That play provides a confidence boost and some rhythm. You still ball watch (as Jeffries points out), but not as much. You're perfectly positioned on most field goals and extra points, and you learn that once the ball is between the 25-yard line and the 7, that's your goal line. One resounding blemish is missing a blatant hold in the second half on a run, which Huard calls.
Once 3:45 arrives, the day is done and it's off to the replay booth to debrief. On the way up, the guest refs all sort of sigh, none knowing a thing that happened in the game, let alone the score.
"That's faster than it looks," Carter says.
All and all, this rag-tag group didn't ruin Georgia's spring game and found newfound respect for officiating, but no urge to peer farther down the rabbit hole.
"Remember, that was just half-speed," Shaw says.
Yeah, so let the pros handle it.
It has also ended the perceived gap between the Jim Harbaugh/Andrew Luck years, when many people believed Stanford’s success would stop after the departure of running back Toby Gerhart, then Harbaugh, then Luck. Now, when high school recruits view Stanford, it’s as an elite football school. “I haven’t seen Stanford be a losing team,” Wilson said. “I only know them as a winning program.”
This the one I've worked the hardest for. This the one they said I couldn't get. This the one that took more than football to obtain. Thanks— Jalen Hall (@FutureOfFig) February 25, 2017
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CORAL GABLES, Fla. -- Mark Richt sits in his office, near the windows that overlook the weight room downstairs, planning to discuss his second spring as Miami head coach. Just before he begins, a loud cheer rises from eager young students gathered near the leg machines.
“Don’t mind them,” Richt says, waving his hand. “They’re on a tour. One of them spotted me sitting in here earlier and decided they had to get my attention.”
Nobody can really blame them. The excitement Richt brought with him when he became Miami head coach last year has ratcheted up exponentially. Fresh off a 9-4 season that included the program’s first bowl win in a decade, Miami is ESPN FPI’s preseason favorite to win the ACC Coastal Division and a near slam-dunk to enter the preseason top 25, ranked for the first time since 2010.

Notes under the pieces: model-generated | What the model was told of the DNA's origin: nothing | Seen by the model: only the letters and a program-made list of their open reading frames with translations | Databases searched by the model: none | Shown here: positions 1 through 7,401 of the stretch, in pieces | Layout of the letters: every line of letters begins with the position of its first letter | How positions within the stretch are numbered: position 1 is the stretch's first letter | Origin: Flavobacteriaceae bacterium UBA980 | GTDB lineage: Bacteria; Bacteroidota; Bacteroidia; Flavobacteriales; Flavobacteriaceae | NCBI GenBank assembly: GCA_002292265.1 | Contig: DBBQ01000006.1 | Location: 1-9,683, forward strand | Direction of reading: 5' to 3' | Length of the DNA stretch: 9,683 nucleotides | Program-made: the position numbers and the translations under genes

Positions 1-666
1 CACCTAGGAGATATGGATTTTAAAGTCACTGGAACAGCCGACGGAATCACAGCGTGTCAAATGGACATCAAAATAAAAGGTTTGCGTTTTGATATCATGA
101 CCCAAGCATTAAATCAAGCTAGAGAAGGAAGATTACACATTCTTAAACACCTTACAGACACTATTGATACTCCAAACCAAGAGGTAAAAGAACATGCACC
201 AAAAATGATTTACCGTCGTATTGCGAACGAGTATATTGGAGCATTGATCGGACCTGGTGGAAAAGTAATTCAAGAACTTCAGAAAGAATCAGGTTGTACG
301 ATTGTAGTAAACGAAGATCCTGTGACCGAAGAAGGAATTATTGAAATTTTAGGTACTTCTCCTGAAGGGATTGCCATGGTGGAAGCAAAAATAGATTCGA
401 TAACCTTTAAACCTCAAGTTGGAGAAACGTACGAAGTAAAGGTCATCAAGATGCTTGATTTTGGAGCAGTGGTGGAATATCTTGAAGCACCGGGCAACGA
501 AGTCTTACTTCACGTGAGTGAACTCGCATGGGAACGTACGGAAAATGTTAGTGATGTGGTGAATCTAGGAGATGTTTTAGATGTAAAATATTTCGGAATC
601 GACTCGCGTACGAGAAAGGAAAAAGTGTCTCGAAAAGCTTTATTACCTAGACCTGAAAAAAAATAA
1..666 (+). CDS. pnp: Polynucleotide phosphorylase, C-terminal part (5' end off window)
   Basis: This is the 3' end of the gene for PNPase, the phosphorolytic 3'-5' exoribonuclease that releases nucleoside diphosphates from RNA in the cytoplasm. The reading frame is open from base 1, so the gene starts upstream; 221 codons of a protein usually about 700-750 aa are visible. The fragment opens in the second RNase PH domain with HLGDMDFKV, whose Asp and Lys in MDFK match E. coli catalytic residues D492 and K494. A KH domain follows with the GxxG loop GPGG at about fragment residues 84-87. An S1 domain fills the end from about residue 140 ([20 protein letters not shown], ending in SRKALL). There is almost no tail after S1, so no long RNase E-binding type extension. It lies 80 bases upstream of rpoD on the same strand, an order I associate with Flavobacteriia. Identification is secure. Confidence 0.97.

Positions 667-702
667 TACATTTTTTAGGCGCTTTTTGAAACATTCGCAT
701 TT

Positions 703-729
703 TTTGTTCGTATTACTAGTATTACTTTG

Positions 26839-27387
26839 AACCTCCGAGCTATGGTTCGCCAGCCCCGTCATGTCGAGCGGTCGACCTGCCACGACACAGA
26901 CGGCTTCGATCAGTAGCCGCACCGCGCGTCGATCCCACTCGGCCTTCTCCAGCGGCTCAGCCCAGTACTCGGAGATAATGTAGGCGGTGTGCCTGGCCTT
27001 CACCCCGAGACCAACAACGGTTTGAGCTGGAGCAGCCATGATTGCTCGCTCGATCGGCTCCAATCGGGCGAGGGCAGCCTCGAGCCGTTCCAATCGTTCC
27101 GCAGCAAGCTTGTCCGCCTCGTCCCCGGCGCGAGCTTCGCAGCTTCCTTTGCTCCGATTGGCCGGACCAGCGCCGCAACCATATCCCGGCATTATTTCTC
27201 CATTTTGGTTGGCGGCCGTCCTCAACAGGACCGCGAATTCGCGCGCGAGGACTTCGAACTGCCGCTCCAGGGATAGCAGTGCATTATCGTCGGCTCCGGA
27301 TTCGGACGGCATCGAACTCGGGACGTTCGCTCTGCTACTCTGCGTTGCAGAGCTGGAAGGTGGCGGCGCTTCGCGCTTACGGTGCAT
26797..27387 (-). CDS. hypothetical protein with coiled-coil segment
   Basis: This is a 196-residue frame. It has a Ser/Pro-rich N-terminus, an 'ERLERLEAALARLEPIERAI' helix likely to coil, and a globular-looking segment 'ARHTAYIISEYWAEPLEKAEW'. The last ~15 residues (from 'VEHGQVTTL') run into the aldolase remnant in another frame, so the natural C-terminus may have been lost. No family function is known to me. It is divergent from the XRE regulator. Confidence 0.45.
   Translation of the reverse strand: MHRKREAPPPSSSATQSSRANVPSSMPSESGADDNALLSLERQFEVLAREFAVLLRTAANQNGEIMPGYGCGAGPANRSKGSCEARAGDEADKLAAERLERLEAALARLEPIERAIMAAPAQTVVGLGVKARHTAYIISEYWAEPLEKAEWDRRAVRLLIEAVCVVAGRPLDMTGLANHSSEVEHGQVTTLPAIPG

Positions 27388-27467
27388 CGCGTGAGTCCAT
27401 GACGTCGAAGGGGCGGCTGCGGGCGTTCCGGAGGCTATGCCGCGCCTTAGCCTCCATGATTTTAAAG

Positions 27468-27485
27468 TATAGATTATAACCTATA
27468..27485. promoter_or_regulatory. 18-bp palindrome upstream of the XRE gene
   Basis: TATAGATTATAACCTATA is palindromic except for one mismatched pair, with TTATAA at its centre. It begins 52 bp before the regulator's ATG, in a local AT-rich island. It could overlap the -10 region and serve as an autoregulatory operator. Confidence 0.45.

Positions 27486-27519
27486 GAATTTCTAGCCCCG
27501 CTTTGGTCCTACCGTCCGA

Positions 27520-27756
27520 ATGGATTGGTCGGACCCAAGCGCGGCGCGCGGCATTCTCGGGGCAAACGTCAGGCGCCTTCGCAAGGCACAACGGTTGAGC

Richt has the No. 1 recruiting class in the country in the first ESPN rankings for the class of 2018. Meanwhile, groundbreaking is set to begin May 4 on an indoor facility that has been years in the making.
Momentum has engulfed the Miami program for the first time in nearly two decades, and that is something Richt and his staff have clearly harnessed with their efforts on the recruiting trail, along with fundraising to get the indoor built.
But the excitement also has ratcheted up expectations, too, for a fan base that already expects its team to compete for championships in good times and bad.
“You want everybody to want that. But they may or may not be expecting it,” Richt said recently. “There’s a difference between expectation and what you hope to happen. Do they expect it to happen? Maybe they do. We don’t even know who our quarterback is going to be yet.”
Championship expectations trail every coach at Miami. And every year Miami gets further away from its most recent championship season, discussions and debates rage about when and/or if “The U” will make its triumphant return. There have been some false alarms, notably 2013 -- when Miami was the preseason media choice to win the Coastal, got as high as No. 7 in the rankings and then lost four of its final five games.
Richt is no stranger to dealing with heightened expectations after spending 15 years at Georgia, where he put together top-rated recruiting classes and had teams ranked nearly annually in the preseason top 10. His past track record alone has buoyed hopes among the Miami faithful that he is the right coach to get the national championship train rolling again.
But that track record also includes seasons that ended in disappointment after high expectations. Toward the end of his career there, Georgia had no reliable starting quarterback. And that is a prospect Miami is facing with spring practice wrapped up.
Perhaps that is why Richt mentions the quarterbacks when he is asked about the rising expectations. In Year 1 with the Hurricanes, Richt had a ready-made quarterback in Brad Kaaya, helping ease the program transition. Kaaya started three years at Miami and among the illustrious quarterbacks who have come through the program in the past, it is Kaaya who stands as the school’s all-time leading passer. Kaaya may not have been flashy, but he was consistent and a good leader, and those are two qualities that are at the top of the priority list with current co-No. 1s Malik Rosier and Evan Shirreffs. Freshman N’Kosi Perry will get his shot in the fall.
It might be easy to overlook what Kaaya accomplished, but let’s not forget he was Miami’s best quarterback since Ken Dorsey departed the program in 2002. All of this underscores why Miami is still a bit of a mystery.
Because nearly everything else appears to be in place. The defense returns every starter on its two deep in the front seven, and has one of the best and deepest defensive lines in the country.
On offense, 1,000-yard running back Mark Walton returns, along with freshman All-American receiver Ahmmon Richards. True freshman offensive lineman Navaughn Donaldson is poised to become a freshman All-American after just 15 spring practices.
The schedule also is favorable. Beyond a Week 3 game at Florida State, Miami gets Virginia Tech and Georgia Tech at home, Syracuse as its rotating crossover opponent and has its bye week positioned nearly halfway through the season.
Coaches also have seen a mentality shift in their players, too.